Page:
Beyond Disclosure
Forbes, January 19, 2006

By Lucian Bebchuk

Tuesdays Securities and Exchange Commission vote in favor of expanded disclosure of executive pay arrangements is a necessary and very useful step. But we should harbor no illusion that it would be sufficient by itself to fix the problems of U.S. executive compensation.

Reforming the disclosure of executive compensation is necessary because companies have for too long taken advantage of "holes" in existing disclosure regulations to "camouflage" large amounts of performance-insensitive compensation. Firms should not be permitted to fail to provide investors with a complete, accurate and transparent picture of pay packages.

But while improved disclosure is necessary, it is also insufficient. In explaining the rationale for improving disclosure of pay arrangements, SEC Chairman Christopher Cox stressed that "the market for executive talent is no different" from other markets and, like other markets, will perform better with more information. The problem, however, is that the market for executive talent has been operating quite differently from other markets.

Executives' pay is not set by companies' owners, but rather by companies' boards. Insulated from shareholders by existing legal arrangements, boards have not been setting pay arrangements solely with shareholder interests in mind. Indeed, notwithstanding the limitations of current disclosure requirements, some significant flaws of existing pay arrangements have been evident for some time. Given investors' limited power, however, these flaws have persisted.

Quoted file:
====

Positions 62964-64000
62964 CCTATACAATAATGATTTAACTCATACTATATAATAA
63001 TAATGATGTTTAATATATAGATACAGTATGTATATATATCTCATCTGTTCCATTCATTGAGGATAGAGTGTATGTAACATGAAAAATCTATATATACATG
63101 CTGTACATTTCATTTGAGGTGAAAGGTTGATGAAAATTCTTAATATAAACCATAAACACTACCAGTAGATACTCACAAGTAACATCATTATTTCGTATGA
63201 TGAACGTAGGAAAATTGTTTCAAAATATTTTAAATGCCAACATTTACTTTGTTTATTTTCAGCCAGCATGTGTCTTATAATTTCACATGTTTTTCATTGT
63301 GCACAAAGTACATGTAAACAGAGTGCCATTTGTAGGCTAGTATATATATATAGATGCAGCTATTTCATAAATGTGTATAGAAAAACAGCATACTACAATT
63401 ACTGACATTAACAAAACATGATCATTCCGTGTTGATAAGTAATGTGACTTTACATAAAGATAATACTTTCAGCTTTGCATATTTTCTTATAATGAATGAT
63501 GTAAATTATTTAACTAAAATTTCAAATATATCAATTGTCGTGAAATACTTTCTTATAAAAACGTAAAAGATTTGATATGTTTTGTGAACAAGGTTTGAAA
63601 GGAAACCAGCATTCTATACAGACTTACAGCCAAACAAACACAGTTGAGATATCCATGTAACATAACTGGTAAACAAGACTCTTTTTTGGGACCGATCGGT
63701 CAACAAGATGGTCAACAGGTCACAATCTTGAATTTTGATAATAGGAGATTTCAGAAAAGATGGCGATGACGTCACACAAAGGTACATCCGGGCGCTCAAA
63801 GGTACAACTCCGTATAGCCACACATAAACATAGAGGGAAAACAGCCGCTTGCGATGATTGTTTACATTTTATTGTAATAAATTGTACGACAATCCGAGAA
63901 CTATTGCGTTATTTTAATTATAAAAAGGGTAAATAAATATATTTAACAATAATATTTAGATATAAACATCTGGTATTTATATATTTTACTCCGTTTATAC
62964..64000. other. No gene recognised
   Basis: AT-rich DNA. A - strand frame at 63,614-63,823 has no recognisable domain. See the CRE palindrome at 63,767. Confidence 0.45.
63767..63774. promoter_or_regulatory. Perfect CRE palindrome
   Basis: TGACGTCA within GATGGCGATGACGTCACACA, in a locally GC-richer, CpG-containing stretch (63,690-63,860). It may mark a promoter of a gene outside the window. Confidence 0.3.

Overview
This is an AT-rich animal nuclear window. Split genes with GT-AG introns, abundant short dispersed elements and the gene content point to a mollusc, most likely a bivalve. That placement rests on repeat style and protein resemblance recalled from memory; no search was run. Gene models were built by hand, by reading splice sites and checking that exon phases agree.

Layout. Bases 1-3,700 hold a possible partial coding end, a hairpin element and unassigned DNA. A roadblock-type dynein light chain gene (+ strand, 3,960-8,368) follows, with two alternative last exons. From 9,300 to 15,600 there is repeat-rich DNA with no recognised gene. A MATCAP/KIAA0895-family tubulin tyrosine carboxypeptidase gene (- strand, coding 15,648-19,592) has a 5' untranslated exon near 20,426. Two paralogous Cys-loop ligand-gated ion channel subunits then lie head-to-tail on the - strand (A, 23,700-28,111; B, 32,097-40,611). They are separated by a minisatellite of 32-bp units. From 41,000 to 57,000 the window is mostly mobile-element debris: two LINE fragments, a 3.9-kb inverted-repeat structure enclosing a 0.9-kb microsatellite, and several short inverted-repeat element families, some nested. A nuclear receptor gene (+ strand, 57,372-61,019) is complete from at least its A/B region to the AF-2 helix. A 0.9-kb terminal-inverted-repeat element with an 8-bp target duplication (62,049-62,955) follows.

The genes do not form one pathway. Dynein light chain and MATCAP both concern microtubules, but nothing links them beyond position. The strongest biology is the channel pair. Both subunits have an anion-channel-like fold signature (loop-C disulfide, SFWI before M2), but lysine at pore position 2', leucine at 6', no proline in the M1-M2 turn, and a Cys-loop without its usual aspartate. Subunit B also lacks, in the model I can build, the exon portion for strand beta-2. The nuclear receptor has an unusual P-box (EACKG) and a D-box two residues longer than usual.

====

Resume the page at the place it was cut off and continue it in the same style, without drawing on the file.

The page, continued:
In a recent study on the growth of pay, Yaniv Grinstein and myself found that the aggregate compensation paid by public companies to their top-five executives added up to about $350 billion during the period 1993 to 2003, and made up 10% of the aggregate profits of these companies during the periods last three years. (These figures do not include the substantial amounts that executives get through executive pensions and other forms of stealth compensation not included in standard datasets.) Although this growth in pay has been presented as essential for providing managers with powerful incentives, pay is less sensitive to performance than is feasible and desirable. Investors have been hardly getting as much incentive bang for their buck as possible.

The evidence indicates that bonus payments and salary increases are little correlated with managers' own performance. The substantial compensation delivered to executives through stealth compensation via retirement benefits is again poorly linked to performance. And most of the payoffs executives get from equity-based pay result from marketwide and industrywide movements, as well as from short-term fluctuations in stock prices rather than from managers' own long-term performance. Arrangements guaranteeing executives a soft landing in the event of failure further contribute to weakening the pay-performance link.